Culinary Benefits of Rapeseed Oil
For you foodies out there
Everyone’s talking about it
With its beneficial nutritional profile and great cooking performance and versatility, combined with amazing flavour properties and the fact that it can be competitively priced, it’s no wonder more and more people are deciding to cook with rapeseed oil. It has in the past been in the shadow of its better known Mediterranean counterparts, olive and sunflower oil, however, chefs, nutritionists, foodies, caterers and the food industry alike are now recognising and celebrating its culinary and nutritional properties.
Cold-pressed oil has been described as ‘nutty’, ‘delicate’, ‘light’ and ‘non-greasy’. It works amazingly in dressings, dips and marinades and can add warming, golden colour. Like fine wine, flavours may vary and each producer may have their own unique profile.
In its refined form, rapeseed oil is light, flavourless and non-greasy, making it an excellent carrier of flavour and allowing other ingredients, like spices, to really shine during cooking. It also has a high smoke point, so it won’t burn when heated to high temperatures. This makes it perfect for deep-frying or searing foods when you want to preserve their natural flavour.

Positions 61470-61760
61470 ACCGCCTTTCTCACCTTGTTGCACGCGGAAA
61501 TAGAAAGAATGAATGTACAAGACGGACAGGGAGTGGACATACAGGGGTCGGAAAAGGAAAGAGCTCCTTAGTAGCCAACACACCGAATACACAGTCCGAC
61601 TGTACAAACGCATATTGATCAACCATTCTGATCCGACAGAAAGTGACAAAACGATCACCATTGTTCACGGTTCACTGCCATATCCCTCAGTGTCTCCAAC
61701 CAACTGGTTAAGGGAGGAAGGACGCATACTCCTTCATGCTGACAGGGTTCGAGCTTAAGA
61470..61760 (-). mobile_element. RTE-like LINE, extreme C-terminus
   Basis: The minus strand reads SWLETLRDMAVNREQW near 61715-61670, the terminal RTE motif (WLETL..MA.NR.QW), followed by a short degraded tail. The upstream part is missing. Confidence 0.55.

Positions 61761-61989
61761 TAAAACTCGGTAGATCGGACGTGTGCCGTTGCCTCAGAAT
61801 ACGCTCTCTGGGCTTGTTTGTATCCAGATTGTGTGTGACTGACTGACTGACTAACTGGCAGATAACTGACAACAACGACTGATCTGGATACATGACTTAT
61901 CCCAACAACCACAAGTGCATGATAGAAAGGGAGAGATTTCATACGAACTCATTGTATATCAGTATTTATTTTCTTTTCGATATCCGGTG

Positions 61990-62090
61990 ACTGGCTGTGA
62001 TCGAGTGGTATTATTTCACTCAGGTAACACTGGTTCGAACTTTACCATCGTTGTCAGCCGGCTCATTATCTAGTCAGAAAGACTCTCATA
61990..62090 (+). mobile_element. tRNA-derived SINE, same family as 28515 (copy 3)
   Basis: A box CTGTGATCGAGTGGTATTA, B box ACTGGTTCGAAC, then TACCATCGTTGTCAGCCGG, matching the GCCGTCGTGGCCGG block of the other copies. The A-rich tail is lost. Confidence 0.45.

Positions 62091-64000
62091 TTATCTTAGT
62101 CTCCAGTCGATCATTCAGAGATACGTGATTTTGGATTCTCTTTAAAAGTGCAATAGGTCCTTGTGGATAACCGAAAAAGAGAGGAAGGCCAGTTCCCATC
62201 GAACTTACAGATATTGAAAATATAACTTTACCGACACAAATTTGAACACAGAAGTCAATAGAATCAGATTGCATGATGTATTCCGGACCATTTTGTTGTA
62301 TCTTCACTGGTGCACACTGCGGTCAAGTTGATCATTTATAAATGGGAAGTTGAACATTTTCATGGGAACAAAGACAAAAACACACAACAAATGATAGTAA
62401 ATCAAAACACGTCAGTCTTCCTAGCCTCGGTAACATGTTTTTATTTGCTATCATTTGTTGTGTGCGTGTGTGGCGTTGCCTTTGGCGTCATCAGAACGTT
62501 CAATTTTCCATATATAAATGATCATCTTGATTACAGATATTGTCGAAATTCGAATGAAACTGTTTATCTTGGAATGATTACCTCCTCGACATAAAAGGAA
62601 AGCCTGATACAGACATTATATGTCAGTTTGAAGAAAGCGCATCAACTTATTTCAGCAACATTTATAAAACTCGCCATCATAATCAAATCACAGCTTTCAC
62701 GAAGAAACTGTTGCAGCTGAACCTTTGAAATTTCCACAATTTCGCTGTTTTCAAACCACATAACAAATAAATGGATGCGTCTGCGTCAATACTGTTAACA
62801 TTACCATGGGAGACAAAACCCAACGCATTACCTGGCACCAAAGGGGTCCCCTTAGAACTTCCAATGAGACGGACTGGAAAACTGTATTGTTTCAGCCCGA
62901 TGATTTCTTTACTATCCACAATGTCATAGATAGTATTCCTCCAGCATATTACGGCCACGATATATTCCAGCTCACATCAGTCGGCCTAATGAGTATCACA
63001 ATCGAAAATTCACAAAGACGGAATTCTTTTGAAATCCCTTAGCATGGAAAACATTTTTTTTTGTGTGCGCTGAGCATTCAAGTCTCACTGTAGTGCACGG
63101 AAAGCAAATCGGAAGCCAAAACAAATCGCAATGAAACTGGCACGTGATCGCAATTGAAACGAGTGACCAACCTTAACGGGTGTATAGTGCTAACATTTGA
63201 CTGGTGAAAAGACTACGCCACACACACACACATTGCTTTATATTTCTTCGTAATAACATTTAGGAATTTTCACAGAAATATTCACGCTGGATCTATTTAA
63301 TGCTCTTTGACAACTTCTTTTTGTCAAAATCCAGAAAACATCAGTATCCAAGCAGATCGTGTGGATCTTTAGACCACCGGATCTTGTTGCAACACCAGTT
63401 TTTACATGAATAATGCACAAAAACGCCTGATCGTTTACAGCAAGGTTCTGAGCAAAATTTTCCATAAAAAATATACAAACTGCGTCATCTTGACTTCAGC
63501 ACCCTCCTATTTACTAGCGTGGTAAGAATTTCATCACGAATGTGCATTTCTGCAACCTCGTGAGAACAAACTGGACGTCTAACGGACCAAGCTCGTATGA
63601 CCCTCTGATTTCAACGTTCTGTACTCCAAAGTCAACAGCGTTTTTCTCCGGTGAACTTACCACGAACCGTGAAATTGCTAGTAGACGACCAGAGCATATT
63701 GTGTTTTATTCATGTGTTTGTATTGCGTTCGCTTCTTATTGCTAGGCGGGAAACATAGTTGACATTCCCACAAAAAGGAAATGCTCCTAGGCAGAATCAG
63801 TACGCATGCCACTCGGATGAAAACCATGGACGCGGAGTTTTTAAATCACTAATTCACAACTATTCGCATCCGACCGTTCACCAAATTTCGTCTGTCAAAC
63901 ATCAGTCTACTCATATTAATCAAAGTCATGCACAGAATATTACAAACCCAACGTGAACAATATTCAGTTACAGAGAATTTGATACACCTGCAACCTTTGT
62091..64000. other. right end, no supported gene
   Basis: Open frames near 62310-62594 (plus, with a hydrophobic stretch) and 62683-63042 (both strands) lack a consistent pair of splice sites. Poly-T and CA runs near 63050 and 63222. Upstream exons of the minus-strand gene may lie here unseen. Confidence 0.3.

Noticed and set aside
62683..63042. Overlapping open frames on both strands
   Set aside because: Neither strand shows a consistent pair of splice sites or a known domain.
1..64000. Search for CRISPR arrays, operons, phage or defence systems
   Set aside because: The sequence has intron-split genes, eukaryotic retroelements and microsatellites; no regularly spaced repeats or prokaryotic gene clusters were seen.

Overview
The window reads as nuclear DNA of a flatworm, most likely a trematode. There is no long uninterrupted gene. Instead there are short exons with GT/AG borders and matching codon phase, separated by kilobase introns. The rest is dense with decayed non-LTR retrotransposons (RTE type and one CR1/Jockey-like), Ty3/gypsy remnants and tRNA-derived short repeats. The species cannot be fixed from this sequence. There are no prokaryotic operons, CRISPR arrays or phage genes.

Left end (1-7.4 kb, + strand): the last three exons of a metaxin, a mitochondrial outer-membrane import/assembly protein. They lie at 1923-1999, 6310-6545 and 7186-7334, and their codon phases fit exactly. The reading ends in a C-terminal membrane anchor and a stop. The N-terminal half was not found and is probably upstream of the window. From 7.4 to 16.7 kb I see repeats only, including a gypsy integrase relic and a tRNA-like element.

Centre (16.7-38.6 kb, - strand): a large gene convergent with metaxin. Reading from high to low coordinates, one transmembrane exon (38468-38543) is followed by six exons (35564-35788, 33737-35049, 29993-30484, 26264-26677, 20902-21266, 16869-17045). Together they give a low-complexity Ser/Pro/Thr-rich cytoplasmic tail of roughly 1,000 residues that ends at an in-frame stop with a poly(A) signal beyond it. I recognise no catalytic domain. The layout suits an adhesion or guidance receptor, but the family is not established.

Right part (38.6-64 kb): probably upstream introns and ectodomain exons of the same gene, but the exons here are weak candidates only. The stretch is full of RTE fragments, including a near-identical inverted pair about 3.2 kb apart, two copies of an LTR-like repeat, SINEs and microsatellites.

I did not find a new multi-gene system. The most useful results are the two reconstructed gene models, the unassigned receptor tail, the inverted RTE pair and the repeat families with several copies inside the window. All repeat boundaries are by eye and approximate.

Rapeseed oil in its different forms, cold-pressed and refined, can be used in many different ways, from dressings, dips and marinades to roasting and frying. It can even be used in baking in place of butter, reducing saturated fat content. Look out for flavoured rapeseed oils too.
Cooking performance – smoke point
The smoke point of a cooking oil is the lowest temperature at which the oil starts to give off smoke and burn. When cooking, see if you can notice the smoke points for the different fats and oils you use. You’ll see some start to smoke much easier than others and therefore may not be a good choice for cooking with.
Credible, peer reviewed science with regards to accurate smoke points for the different oils is difficult to find, this is probably because smoke points for culinary oils varies considerably.
The wide range of smoke points reported for different oils can be contributed to their varying properties which are affected by several factors such as their cultivar and how and where they have been farmed, refined and stored. Levels of free fatty acids and antioxidants seem to be important too.
Typically unrefined oils (e.g. extra virgin or cold pressed) have a lower smoke point than refined oils, making refined oils more suitable for frying.
The chart below shows you the smoke points for unrefined olive oil and refined palm, rapeseed and sunflower oils. These are approximate temperatures, products will vary.